In the history of almost every prominent jewellery house, there is a diamond that has managed to become synonymous with it. These artefacts have ‘written’ their own history, become famous all over the world and raised the status of their owners to a new level. The list of these incredible stones also continues to expand – see for yourself.
In 2016, Caroline Scheufele, Artistic Director of the jewellery maison Chopard, purchased an amazing 342-carat rough diamond and gave it a fitting name: The Queen of Kalahari. The name refers to the place where this extraordinary natural treasure was extracted: the Karowe mine near the Kalahari Desert in Botswana. Usually, when cutting extravagant stones, craftsmen try to preserve their weight as much as possible, but Chopard took a different approach and focused on the beauty of the stones, creating an extraordinary ensemble of 23 diamonds with a perfect D colour and IF clarity. The largest stone was a round specimen weighing 50 carats, followed by a beautiful heart of 26 carats and a pear of 25. Thanks to The Queen of the Kalahari, six incomparable pieces of high jewellery were born, including a large necklace, pendant earrings, secret watches and several different rings.
In 1928, Cartier created a ceremonial necklace of five diamond strands for the Maharaja of Patiala, Bhupinder Singh, in the centre of which shone a yellow pear-cut De Beers diamond weighing an impressive 234.65 carats. The weight of the stone, found in 1888 in South Africa, was originally 428 carats and passed into the hands of the Maharaja in 1921. After the death of the Indian prince, this outstanding piece of jewellery, weighing a total of 962.25 carats, disappeared entirely. It was only in 1998 that some sections of it began to appear on the jewellery market in London. Unfortunately, seven stones ranging from 18 to 73 carats and the De Beers diamond were never found. Cartier bought back all the discovered fragments of the ceremonial necklace and recreated it, replacing the missing “legends” with less valuable stones.
To mark the completion of a two-year renovation of the maison’s beating heart, 30 Avenue Montaigne, Dior unveiled an exceptional yellow diamond named after the renowned address of its headquarters: Le Montaigne. Discovered in 2020 at the historic Kimberley Mine in South Africa, this 150-carat rough diamond has captivated viewers with its dazzling beauty. The fashion brand expressed its desire to acquire it on one condition: after being cut, the diamond had to weigh exactly 88.88 carats, repeating the number 8, which is completely synonymous with Dior. Why? The number was an omen for Christian Dior: on the 8th October 1946, the date he established the maison, in an 8-storey building that was to house 8 workshops, in the 8th arrondissement of Paris, to adorn his En Huit line with iconic curves: “clean and slender, with accentuated necklines and hips”. Creative Director of Dior Jewellery Victoire de Castellane has already designed the setting for the yellow diamond, and it will soon be available in the boutique at 30 Avenue Montaigne in Paris.
In 2019, in Cape Town, South Africa, at the Conde Nast International Luxury Conference, Laurence Graff presented a record-breaking diamond. At 302.37 carats, the Lesedi La Rona has been officially recognised as the largest GIA-certified high colour and clarity diamond ever recorded, and the world’s largest square emerald-cut diamond. The Graff Lesedi La Rona diamond was derived from the 1,109 carat Lesedi La Rona diamond found in Lucara’s Karowe mine in Botswana. In Tswana, the official language of this country, its name means “our light”. It is the largest gem-quality rough diamond found in the last 100 years and the second-largest in history. Gemmologists from Graff have never dealt with such a huge stone; their equipment was simply not suitable for working with it. Only by creating a separate scanner specifically for Lesedi La Rona were they able to find the imperfections of the rough diamond and determine the best possible cut.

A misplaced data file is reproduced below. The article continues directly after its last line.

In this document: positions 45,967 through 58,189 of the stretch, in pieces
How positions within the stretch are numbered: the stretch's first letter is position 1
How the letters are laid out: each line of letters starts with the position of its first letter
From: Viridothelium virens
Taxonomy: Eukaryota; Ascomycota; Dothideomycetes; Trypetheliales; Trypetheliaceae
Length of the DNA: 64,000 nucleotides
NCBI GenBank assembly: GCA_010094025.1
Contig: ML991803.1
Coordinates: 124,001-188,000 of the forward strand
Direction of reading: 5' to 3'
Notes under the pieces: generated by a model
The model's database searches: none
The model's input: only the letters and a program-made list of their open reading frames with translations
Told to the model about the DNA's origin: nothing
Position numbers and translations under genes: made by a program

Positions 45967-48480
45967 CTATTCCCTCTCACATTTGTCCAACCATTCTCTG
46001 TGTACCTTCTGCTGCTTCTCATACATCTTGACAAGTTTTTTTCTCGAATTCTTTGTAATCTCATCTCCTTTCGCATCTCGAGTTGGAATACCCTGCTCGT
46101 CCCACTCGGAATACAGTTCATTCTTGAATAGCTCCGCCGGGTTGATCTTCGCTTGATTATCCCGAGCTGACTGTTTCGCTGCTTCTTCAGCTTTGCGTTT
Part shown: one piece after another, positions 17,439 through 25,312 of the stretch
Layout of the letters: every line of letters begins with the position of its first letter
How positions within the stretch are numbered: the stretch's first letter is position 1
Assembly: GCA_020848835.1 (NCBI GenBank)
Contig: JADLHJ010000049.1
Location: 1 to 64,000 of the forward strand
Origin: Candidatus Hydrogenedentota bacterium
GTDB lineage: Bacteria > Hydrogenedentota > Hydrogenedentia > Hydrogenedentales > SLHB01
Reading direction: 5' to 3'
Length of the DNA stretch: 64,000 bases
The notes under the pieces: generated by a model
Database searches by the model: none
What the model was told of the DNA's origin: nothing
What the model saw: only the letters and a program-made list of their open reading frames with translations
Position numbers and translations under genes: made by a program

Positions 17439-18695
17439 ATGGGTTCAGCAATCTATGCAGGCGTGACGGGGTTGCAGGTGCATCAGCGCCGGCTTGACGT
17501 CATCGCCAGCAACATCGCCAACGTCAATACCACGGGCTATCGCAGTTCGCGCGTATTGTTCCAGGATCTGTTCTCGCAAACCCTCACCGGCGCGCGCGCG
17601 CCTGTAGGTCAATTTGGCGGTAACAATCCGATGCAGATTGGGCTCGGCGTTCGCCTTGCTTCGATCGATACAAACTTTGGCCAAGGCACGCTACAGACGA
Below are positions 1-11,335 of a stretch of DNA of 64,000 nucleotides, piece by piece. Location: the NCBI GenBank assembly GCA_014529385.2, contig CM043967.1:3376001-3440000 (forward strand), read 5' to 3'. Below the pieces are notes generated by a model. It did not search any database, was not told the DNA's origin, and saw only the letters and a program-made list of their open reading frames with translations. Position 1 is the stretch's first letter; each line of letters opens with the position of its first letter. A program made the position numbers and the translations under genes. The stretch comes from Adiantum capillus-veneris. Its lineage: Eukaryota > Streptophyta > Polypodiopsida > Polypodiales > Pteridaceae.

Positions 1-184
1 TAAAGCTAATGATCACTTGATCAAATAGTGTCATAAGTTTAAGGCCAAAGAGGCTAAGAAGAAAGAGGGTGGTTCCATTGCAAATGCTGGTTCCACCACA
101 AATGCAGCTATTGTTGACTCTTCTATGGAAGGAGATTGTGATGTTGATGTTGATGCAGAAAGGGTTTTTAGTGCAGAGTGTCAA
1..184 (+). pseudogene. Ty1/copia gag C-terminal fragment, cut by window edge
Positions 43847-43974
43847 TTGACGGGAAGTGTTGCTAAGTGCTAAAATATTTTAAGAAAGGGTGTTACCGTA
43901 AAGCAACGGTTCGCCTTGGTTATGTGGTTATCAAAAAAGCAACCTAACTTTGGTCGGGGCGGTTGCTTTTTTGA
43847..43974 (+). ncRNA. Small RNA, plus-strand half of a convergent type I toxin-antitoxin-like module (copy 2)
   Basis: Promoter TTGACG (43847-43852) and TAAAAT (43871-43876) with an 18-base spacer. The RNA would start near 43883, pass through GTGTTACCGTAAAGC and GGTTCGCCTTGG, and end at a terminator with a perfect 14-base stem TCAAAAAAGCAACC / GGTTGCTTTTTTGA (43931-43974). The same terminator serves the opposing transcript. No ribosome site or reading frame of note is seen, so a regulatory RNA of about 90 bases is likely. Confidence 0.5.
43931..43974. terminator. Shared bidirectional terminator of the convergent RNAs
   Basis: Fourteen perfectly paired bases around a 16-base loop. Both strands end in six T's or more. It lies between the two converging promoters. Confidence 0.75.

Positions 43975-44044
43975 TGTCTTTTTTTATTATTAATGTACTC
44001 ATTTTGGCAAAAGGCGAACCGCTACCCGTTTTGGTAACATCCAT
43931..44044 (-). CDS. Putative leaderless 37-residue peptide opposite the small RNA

The second largest diamond in history and the largest found in Botswana was discovered in April 2019 at the Lucara Karowe mine. Named Sewelô, the stone weighs 1,758 carats and is second in size only to the historic 3,107 carat Cullinan diamond found in South Africa over a century ago. This is where their similarities end because Sewelô differs significantly from its giant predecessor. This tennis ball-sized stone, whose name means “rare find” in the local Tswana language, was coated with a thin layer of carbon, which gave it a sparkling greyish hue and made it impossible to see the potential hidden deep within. It came as a shock to the entire jewellery industry when this unusual stone was sold “for several million” to Louis Vuitton in early 2020. It is the first stone of this calibre to have been purchased by the famous French fashion house, which is predominantly known for its branded leather goods.
The Tiffany Yellow Diamond is one of the largest yellow diamonds ever discovered. Its raw weight, when it was originally discovered in 1878 at the Kimberley mine in South Africa, was 287.42 carats (57.484 g). It has been cut in a 128.54 carat (25.108 g) cushion shape with 82 facets - 24 more than a traditional round diamond - to maximise its brilliance. Tiffany jewellers have placed the diamond at the centre of several pieces, and in 2012 it became the centrepiece of a necklace, complemented by 100 carats of colourless diamonds. In 2019, the flamboyant diva Lady Gaga exhibited this masterpiece for the whole world to see at the Oscars in 2019.
I am very pleased with the fact that there are quite a lot of new products in the above list. It means that, somewhere in the depths of the earth, mother nature has prepared many more interesting surprises for us!